The vaginal and vulvar areas are the most common sites for tumors of the female genital tract. These tumors tend to occur in older, sexually intact females, at an average age of 10 years.
Benign tumors include leiomyomas, lipomas, and transmissible veneral tumors. Vaginal tumors are often found on a narrow base or a long stalk.
Malignant tumors in this area are rare. They include leiomyosarcomas, squmous cell carcinomas, and mast cell tumors. Malignant tumors grow locally, infiltrate surrounding tissue, and become quite large. They rarely metastasize.
Signs include vaginal discharge or bleeding, a mass protruding through the vulvar lips, frequent urination, and excessive licking at the vulva. Large vaginal tumors can cause swelling and deformity of the perineum, block the birth canal, and cause problems in whelping. Note that a mass protruding through the vulva of a female in heat is most likely to be due to vaginal hyperplasia.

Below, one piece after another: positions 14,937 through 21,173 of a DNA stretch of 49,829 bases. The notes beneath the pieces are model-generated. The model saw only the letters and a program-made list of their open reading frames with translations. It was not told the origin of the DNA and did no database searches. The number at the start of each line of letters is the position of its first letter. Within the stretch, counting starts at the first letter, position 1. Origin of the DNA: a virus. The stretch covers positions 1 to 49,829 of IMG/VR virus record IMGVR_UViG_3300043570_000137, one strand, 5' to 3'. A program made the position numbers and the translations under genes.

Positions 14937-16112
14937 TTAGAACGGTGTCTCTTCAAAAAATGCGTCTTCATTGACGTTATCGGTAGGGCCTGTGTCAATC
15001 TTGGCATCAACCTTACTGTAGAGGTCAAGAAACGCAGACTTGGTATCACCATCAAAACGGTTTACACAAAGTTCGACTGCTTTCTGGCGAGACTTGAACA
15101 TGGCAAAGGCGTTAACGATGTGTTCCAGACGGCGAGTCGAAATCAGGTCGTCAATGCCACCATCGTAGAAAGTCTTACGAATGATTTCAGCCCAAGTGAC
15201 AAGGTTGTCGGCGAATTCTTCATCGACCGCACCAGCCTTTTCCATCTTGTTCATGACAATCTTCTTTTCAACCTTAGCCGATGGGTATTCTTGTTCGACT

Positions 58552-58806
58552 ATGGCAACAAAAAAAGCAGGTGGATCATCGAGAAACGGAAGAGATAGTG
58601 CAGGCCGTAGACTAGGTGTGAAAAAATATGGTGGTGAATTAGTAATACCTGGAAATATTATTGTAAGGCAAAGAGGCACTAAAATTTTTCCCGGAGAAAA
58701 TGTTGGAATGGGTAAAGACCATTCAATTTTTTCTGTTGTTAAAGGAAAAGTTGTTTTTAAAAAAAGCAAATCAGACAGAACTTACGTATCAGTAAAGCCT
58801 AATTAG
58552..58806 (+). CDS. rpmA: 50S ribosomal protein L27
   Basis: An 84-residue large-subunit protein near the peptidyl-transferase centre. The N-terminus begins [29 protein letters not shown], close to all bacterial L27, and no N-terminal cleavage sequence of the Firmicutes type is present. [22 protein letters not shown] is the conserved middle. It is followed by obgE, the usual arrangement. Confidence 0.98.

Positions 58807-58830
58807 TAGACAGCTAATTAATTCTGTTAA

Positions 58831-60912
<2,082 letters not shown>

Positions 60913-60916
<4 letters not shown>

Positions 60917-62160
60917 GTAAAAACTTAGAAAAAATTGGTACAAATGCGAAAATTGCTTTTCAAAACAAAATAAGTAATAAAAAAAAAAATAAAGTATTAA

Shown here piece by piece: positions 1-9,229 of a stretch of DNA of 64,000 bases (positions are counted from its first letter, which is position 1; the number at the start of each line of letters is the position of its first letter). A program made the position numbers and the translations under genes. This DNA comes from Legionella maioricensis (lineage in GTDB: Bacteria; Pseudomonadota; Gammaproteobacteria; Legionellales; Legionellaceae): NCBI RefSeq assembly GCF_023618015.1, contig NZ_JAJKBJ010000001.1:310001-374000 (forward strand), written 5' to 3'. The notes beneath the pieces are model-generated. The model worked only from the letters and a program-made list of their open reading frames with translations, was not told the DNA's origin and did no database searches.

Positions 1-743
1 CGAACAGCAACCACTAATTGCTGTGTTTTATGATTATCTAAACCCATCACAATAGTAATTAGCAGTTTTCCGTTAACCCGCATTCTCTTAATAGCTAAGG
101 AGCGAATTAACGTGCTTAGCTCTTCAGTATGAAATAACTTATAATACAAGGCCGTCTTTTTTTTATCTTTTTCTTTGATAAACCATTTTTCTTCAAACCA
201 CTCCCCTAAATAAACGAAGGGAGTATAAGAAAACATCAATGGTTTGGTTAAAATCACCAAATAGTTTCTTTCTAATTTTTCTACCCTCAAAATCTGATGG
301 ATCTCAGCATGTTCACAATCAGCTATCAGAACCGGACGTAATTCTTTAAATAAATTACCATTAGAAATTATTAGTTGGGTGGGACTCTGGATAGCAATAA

Surgical removal with a margin of normal tissue is the treatment of choice. Recurrence may follow removal.
There is no prevention for this condition.
Please contact your veterinarian with questions regarding this condition.
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